Ritesh explained that if I am going to change a tweet when I retweet it (usually necessary to add text when retweeting) that I should label it “MT” (modified tweet) rather than RT (retweet). Ritesh called this “good manners.” Apparently I have been a bad girl ☹.

I also learned that I can pin a tweet to top of my twitter page and that I can pin a post to the top of my facebook page. (Where have I been?)

And my favorite blogging tip is also thanks to Ritesh. I decided to create a video trailer for The Allergy-Free Pantry, using Animoto. Check it out:

The Allergy-Free Pantry Trailer

Monday, October 13, 2014

Announcing the Winner of the Hamilton Beach Slow Cooker

And the winner of the Hamilton Beach Slow Cooker is:

Anne, from Freckled Faced Adventures

Congratulations Anne, you are going to love this machine! Have some great #slowcookermeals!


Monday, October 6, 2014

Hamilton Beach Slow Cooker Review and Giveaway (and Making Black Beans)

Today I am reviewing the Hamilton Beach Set 'n Forget® 6 Qt. Programmable Slow Cooker With Spoon/Lid. I received a free slow cooker to try, and I have one to give away to a reader here, compliments of Hamilton Beach (see The Giveaway, below).

In my house the slow cooker is a 3-season tool; I like to use it from fall through spring. I pull it out on the first chilly fall day, before the heat has been turned on in the house, when it’s nice to have something warming all day in the kitchen.

I decided to give the slow cooker a test with a very simple recipe – making black beans. I use beans a lot (we’re trying to eat less meat here), and black beans lend themselves perfectly to be made in a big batch because they freeze beautifully.

But before I make the beans, let’s take a look at the slow cooker. I’ve never owned a programmable slow cooker before, and was intrigued by the concept. In the past, I would set it in the morning and come home from work to find my meal cooked, but possibly overcooked. This slow cooker’s features allow me to cook for just the right amount of time!


I was immediately struck by how solid this slow cooker is. The oval vessel is a nice heavy stoneware, that looks to be very easy to clean and dishwasher safe. It’s a very allergy-friendly vessel! The glass lid is heavy and solid, with a rubber seal that sits very nicely on top of the stoneware vessel.


The lid has a hole for the thermometer – a fantastic feature if you want to cook meat! And yes, you can program the slow cooker to turn to warm when it reaches just the right temperature.


The lid can be clamped down with clips on the sides for carrying your warmed chili to the potluck dinner. I found the clips difficult to clamp down, but I expect they will loosen up over time. There is also a slot in the handle of the lid for holding a spoon (included) to carry to the potluck dinner (how many times have you gotten there and realized you forgot a spoon?).

Ready to make some black beans? Instead of buying black beans in a can, making them yourself is a fabulous way to save money, not mention control over ingredients and avoiding cross-contamination.

Rinse 2 pounds of black beans. Remove any broken or discolored beans. Place the beans in the vessel for the slow cooker. Cover the beans liberally with water; use 14-15 cups. Luckily, this slow cooker can accommodate that! At this stage it’s not possible to use too much water, but it is possible to use too little water. The goal is to let the beans absorb as much water as possible – they will expand as they do so. Cover the vessel and let the beans soak overnight.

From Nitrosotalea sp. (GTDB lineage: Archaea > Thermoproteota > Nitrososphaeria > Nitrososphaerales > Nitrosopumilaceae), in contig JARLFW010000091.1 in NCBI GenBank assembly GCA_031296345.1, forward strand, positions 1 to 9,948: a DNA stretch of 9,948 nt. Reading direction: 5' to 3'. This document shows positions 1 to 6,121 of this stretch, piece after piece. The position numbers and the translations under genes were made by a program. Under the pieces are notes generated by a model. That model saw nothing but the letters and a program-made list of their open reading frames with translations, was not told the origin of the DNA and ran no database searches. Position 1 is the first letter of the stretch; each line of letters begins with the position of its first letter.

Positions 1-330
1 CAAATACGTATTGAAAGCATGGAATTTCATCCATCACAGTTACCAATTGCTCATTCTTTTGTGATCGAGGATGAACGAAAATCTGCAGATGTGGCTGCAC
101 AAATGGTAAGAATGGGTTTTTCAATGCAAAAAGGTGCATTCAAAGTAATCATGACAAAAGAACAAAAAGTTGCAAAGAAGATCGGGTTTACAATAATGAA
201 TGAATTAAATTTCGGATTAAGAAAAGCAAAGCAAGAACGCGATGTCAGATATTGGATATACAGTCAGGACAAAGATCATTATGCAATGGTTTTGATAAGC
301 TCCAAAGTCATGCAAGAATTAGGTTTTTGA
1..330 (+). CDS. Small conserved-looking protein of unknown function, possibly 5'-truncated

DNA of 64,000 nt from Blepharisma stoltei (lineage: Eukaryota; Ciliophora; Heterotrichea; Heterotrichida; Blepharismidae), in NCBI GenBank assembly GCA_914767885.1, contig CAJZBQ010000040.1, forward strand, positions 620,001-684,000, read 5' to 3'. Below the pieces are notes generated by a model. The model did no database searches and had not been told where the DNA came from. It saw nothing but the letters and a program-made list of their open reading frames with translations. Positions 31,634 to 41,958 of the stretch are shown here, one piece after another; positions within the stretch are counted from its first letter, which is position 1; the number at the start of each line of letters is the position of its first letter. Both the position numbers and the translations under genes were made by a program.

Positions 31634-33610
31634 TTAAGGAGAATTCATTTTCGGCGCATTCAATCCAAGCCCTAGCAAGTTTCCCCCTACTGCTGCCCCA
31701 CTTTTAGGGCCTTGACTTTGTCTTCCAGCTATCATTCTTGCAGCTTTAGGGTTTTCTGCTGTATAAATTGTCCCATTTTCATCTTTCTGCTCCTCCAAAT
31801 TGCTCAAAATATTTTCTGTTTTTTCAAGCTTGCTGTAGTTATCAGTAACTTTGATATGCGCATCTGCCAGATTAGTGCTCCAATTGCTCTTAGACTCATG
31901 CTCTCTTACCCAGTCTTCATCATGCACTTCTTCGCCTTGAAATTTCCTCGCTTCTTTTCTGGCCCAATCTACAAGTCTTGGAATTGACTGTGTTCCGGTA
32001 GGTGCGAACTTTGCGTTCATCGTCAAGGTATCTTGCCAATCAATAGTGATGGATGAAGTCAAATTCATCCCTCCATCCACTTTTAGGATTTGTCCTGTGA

In the morning, skim any floaters from the top. Drain the water from the beans. Place the beans back in the slow cooker vessel and add just enough water to cover them (about 5 cups) and 1 tablespoon of salt. Cook on low for 6 hours.

I decided to program the slow cooker for 6 hours on low, and found it very easy to do so. With the program mode, the slow cooker will automatically switch to “warm” when it reaches the time limit – something I wanted to test.

At about 3 hours, skim the foam. After cooking on low for 6 hours (or whenever you come back to it after it turns to warm), check the beans to see if they are done. At this point you may choose to add up to 1 tablespoon more of salt (depending on your preference). Cook the beans for up to 2 more hours, checking them every 30 minutes, until they are done. Mine took exactly 7 hours, total.


Now, back to the slow cooker. I must tell you that I have discarded many slow cookers over the years due to running too hot on low, the outer vessel getting too hot, or just being the wrong size. Some of these were expensive/high-end slow cookers. I don’t think I’ve found another one that I like as much as the Hamilton Beach Set 'n Forget® 6 Qt. Programmable Slow Cooker .

I love the programmability, but what I like best about the machine is the size and design. The large vessel with the glass lid is well positioned so that there is no leakage and no mess inside the slow cooker where the heating elements are. The low temperature was truly low (thank you Hamilton Beach!), and I could touch the outside of the slow cooker while running without fear of burning myself. Even the cover design is such that you don’t need to use an oven mitt to open it. This is one fine machine that is replacing what I was using previously.

I could live without the clips on the side and the spoon holder in the lid, but that might be a great feature for you if you tailgate a lot. The one design change I would make is to lengthen the electrical cord. I had to rearrange the appliances on my countertop to be able to get this close enough to an outlet to plug in. (The cord is about 2 feet long, 3 feet would have been perfect.)

The Giveaway


Now, one of you can win a Hamilton Beach slow cooker. Simply leave a comment below with what you’ll make first in your slow cooker. The slow cooker will be shipped to a randomly chosen winner from Hamilton Beach. You have until midnight on Saturday October 11th to enter. The winner will be announced on Monday, October 13th. Good luck!